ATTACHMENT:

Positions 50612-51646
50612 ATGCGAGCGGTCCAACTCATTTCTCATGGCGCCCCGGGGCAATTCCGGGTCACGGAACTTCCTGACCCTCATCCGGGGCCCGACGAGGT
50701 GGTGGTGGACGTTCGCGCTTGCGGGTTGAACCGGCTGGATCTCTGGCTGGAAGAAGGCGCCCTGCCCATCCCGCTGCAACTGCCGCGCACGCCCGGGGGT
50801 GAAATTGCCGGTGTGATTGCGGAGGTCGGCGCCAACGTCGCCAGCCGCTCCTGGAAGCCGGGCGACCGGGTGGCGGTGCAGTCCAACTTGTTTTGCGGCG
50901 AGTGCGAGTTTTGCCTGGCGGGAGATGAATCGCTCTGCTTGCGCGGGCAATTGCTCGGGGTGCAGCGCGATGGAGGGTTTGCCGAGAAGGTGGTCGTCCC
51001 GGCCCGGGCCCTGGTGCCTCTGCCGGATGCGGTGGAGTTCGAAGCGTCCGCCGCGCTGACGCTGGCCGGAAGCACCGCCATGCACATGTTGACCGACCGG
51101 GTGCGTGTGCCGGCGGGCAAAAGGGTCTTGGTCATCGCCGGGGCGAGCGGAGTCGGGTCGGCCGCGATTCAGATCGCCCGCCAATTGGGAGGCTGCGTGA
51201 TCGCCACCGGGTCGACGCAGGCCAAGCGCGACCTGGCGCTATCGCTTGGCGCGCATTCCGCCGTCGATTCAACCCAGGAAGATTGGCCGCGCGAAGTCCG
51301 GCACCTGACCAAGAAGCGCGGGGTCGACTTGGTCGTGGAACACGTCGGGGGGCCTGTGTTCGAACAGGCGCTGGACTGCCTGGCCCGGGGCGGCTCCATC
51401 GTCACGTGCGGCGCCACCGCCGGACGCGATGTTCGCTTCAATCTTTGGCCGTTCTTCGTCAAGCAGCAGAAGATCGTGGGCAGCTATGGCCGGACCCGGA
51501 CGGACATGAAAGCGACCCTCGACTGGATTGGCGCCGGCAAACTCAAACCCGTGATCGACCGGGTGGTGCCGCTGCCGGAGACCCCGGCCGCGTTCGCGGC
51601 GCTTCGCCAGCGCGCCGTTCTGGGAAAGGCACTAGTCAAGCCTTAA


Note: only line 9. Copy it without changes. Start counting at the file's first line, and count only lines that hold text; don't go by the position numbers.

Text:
51301 GCACCTGACCAAGAAGCGCGGGGTCGACTTGGTCGTGGAACACGTCGGGGGGCCTGTGTTCGAACAGGCGCTGGACTGCCTGGCCCGGGGCGGCTCCATC